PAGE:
Second, skip the “odd something cents” prices. Stick to prices in whole dollars or in $0.25 increments. If you want to price something $0.35, just round up to $0.50. Someone who is willing to pay $0.35 isn’t going to bat an eye at $0.50. If you really want to move some stuff, use multiple pricing, i.e. “books 2 for $1”, even though it’s the same as $0.50, you’ll sell more.
Third, skip the eBay prices. I’m serious, if you’re trying to get top dollar for a collectible item, go sell it on eBay. You can also skip the eBay print out of the same item listed for top dollar. It’s deceiving. Collectors know what it is worth, so you don’t need to inform them. Also, just because someone is asking top dollar on eBay doesn’t mean it’ll sell for that price. Just put a decent price on your item and a little sticker or sign with “collectible” on it. Regular folks won’t complain about the higher price when they see “collectible” on it and collectors will already know you’re giving them a deal.
Tip #3 - Slay the Display! How should I set up my garage sale?
Just because you’re not in a store, doesn’t mean things shouldn’t look nice. You’ll sell more if your stuff is easy to look through and browse.
First, try to get as much of your stuff off the ground as possible. Set up some tables, if you don’t have folding tables, you may be able to borrow them or rent them. You can also improvise some tables by using upside down totes, crates, or sawhorses and placing a board or old doors on top of them.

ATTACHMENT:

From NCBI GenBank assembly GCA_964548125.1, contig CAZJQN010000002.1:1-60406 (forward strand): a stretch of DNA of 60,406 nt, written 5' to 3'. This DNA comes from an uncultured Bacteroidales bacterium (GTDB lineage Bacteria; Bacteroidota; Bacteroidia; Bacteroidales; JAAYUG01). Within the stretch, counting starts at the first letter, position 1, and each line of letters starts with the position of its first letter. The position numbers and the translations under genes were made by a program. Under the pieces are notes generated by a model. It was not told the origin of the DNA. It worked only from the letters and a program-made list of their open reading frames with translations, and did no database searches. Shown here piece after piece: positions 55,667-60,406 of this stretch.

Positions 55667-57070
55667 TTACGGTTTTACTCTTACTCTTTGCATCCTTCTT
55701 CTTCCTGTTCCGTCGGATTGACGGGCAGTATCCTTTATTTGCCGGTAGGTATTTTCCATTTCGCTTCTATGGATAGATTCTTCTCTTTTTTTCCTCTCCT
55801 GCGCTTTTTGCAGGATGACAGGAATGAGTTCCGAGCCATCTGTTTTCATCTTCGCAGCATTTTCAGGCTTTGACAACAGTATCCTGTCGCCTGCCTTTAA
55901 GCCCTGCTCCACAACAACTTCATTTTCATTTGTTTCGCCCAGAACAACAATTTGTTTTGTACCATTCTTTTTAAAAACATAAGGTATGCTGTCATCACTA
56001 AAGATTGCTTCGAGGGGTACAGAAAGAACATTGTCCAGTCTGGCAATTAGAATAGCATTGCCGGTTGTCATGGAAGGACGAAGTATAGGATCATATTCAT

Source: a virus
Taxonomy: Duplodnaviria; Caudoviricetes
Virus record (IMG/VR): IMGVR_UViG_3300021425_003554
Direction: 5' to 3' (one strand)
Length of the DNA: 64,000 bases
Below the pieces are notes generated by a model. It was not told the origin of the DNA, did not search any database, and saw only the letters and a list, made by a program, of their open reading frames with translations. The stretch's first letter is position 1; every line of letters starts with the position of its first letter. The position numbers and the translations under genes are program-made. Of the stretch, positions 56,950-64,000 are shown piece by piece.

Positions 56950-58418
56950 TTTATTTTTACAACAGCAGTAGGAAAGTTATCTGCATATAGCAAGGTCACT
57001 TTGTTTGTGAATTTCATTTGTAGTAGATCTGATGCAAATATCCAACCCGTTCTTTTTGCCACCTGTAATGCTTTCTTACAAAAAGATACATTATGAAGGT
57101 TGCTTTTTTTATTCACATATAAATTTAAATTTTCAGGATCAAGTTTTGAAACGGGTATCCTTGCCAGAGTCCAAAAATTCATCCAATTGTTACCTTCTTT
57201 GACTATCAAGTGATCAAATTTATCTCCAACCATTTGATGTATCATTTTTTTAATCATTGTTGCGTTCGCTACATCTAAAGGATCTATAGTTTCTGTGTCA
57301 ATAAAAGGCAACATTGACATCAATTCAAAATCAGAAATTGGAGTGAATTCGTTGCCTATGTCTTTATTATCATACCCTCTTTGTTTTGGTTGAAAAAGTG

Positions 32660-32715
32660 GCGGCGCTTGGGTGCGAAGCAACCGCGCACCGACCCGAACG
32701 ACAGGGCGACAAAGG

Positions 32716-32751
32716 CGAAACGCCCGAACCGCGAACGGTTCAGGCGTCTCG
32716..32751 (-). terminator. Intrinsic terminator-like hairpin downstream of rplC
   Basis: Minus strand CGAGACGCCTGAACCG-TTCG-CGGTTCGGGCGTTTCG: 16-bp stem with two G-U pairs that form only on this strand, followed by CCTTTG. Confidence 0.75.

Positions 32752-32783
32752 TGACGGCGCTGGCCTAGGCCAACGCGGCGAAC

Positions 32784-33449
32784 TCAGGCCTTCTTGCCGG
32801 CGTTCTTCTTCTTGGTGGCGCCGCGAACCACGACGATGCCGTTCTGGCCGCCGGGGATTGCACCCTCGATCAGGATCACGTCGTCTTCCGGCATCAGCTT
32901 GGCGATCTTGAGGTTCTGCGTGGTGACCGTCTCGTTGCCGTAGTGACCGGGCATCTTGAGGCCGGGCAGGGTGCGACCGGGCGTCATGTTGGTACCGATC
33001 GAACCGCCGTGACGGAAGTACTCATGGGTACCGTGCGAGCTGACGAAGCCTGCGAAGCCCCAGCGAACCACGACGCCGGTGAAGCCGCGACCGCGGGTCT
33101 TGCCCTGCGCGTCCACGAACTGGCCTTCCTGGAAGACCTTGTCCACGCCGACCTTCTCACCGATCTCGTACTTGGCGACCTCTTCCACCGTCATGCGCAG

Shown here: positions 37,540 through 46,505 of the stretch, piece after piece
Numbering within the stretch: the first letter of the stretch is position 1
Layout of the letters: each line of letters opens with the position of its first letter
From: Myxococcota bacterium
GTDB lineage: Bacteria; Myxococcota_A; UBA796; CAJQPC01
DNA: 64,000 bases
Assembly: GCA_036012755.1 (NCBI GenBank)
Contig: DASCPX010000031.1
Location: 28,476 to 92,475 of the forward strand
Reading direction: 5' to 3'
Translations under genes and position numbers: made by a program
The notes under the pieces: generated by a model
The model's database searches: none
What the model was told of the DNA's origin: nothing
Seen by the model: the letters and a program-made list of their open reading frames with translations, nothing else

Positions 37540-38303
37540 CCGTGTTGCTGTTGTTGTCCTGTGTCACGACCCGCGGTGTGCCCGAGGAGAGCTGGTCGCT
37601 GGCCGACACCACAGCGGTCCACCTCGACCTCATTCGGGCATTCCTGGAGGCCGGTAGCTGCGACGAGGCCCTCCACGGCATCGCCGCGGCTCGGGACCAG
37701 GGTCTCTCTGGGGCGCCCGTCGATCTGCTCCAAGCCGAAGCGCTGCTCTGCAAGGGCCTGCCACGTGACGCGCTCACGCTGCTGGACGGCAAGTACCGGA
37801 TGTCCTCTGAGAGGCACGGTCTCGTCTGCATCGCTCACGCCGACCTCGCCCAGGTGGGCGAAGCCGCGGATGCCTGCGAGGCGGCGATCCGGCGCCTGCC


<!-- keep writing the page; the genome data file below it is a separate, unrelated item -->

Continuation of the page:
Second, the biggest hangup is clothing (pun intended). At most yard sales, clothing seems to be the slowest mover and what you have the most of at the end. Shoppers don’t pick up a lot of clothes because they can’t try them on, it slows down their shopping, and they can find similarly priced clothes at the thrift store in air conditioning. So how do you actually move clothing at a yard sale? It’s all about pricing and display. Hanging them up is a good option, but you might not have enough hanging space to accommodate them all. Hang up your best stuff: designer labels, jackets, nice dresses, new with tags, etc. Place the rest of your clothes on tables nicely folded. You should group them according to gender and like sizes (men's vs women's, juniors vs plus, newborn vs toddler, etc). And if you have a lot of clothes, the best way to get rid of them is to do a “fill a bag” table. Place all the clothes on a table (you don’t have to worry about sorting as much), provide bags that are roughly the same size (brown paper bags or plastic shopping bags, for example), and a sign with “Clothes, fill a bag $5 per bag”. $5 may seem too low, but if you go much higher, shoppers will lose interest and you’ll still end up taking them all to Goodwill.